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The Elitism and Racism of “Local Food” and the Edible Schoolyard

“Eat local” is the latest intellectual fad on the Left Coast. These “locavores,” as adherents like to call themselves, want you to eat only food grown near where you live — say, within 100 miles of your home. The goal, in theory, is to foster “sustainable agriculture,” to lower the carbon footprint of your food (which generally travels thousands of miles from farm to kitchen table), and consequently get that warm-and-fuzzy back-to-the-earth type feeling.

Oh, did I mention that the locavore movement is most popular in California?

This little detail is significant because California is just about the only state in the entire union that has the climate and the soil to grow such a wide variety of produce that it could even theoretically support its current population with “locally grown” food.

While food is grown in every state, most of that food is not sold directly to individual consumers — it is sold to food manufacturers around the country and around the world. So even if you lived right in the middle of a Kansas wheat field, you probably couldn’t “eat locally” because you would have no retail access to that wheat, which will instead probably end up in a bagel at Coney Island.

And don’t miss the hidden second page of the essay, which is actually a full-fledged photo report on its own, with pictures like…

Read the rest here!

24 Responses to “The Elitism and Racism of “Local Food” and the Edible Schoolyard”

  1. 1Ken on Feb 6, 2010 at 5:40 pm:

    I think that that was at least a noble, albeit not well-thought-out, plan. However, are school authorities so out of touch that they honestly do believe that kids would get excited over something like that? What kid would turn down a chocolate bar and soda for a big hunk of carrot and a glass of tomato juice? What kid would rather spend a warm afternoon picking sprouts in a garden than out on the basketball court or football field? Hell, when I was a kid my mom used to make me do yardwork as punishment!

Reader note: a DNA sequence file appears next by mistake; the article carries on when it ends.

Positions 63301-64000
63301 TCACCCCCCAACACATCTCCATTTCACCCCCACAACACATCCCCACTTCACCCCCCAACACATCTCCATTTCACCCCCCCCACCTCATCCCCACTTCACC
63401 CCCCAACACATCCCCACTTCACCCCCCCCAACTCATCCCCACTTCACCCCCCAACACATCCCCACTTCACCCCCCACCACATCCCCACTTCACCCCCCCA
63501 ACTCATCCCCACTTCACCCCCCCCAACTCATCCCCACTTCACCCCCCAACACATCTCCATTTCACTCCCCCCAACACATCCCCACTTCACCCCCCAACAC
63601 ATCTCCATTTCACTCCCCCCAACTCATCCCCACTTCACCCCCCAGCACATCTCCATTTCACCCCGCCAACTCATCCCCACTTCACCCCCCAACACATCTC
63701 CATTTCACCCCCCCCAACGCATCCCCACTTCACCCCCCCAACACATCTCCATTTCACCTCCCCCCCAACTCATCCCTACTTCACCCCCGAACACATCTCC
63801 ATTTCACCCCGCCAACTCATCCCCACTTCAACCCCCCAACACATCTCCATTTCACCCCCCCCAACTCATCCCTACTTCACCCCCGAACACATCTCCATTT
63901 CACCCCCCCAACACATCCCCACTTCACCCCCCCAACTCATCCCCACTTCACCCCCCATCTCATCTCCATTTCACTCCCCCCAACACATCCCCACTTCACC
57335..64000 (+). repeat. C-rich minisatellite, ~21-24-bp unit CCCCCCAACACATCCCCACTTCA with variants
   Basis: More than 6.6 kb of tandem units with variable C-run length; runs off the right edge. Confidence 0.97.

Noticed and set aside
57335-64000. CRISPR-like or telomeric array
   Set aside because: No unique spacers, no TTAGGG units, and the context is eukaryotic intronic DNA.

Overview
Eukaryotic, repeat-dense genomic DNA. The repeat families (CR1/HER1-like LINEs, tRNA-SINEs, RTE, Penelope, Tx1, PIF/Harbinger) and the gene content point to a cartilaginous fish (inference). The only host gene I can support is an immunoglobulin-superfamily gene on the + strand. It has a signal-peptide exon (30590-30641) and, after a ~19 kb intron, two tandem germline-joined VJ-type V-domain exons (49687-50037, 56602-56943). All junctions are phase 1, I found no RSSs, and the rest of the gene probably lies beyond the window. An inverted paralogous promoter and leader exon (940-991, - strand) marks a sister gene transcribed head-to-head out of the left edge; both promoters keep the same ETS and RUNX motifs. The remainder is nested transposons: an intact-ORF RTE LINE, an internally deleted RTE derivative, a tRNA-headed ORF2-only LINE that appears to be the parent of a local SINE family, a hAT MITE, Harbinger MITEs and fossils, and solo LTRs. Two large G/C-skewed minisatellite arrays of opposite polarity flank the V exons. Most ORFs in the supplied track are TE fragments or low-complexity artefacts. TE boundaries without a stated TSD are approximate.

2. 2zombie on Feb 6, 2010 at 6:59 pm:

    Ken: Hell, when I was a kid my mom used to make me do yardwork as punishment!

    And don’t forget your hero Mao, who (starting with the Cultural Revolution) sent intellectuals and former landlords out to work in the fields as a form of “punishment” — i.e. re-education.

    Shocking that the parallel with the Cultural Revolution never occurred to these “educators,” who after all all cheered the Cultural Revolution from afar when it was happening.

  3. 3Ken on Feb 6, 2010 at 8:40 pm:

    And don’t forget your hero Mao

    :::EYEROLL:::

    I haven’t made an overtly political comment on this blog in a great while…most likely because politics and ideology take a backseat to more important things in my life now. I commented expecting a discussion on the report given here, not barbed political sarcasm. Guess I was being naive.

  4. 4Skid on Feb 7, 2010 at 9:29 am:

    No, the current infrastructure of the US could not currently support everyone following this diet. 30 years ago it couldn’t support everyone having an Internet connection, and 100 years ago you couldn’t fit enough automobiles in New York for everybody to drive to work.

    Infrastructure changes as there is demand for it. If enough people start using this diet then there will be farmers and companies who will want to market to them, therefor growing a larger variety of crops in areas where traditionally only one crop has been grown. Food crops were grown all over the USA when it was first settled, so it is quite possible to do, even with primitive technology.

    I don’t personally follow this diet, I’d probably do something closer to 80% within an 80 mile radius than the full 100%, but the idea of doing it really isn’t as silly as you all make it out to be. It has only been in the last couple hundred years that humans have been able to obtain foods in bulk from large distances, adapting back to the old method of growing food within an easily transportable radius would make starvation far less likely to occur in cases of civilization shattering disaster.

  5. 5Keith on Feb 7, 2010 at 9:11 pm:

    It seems that you look down on farming and growing food.

  6. 6buzzsawmonkey on Feb 8, 2010 at 6:38 am: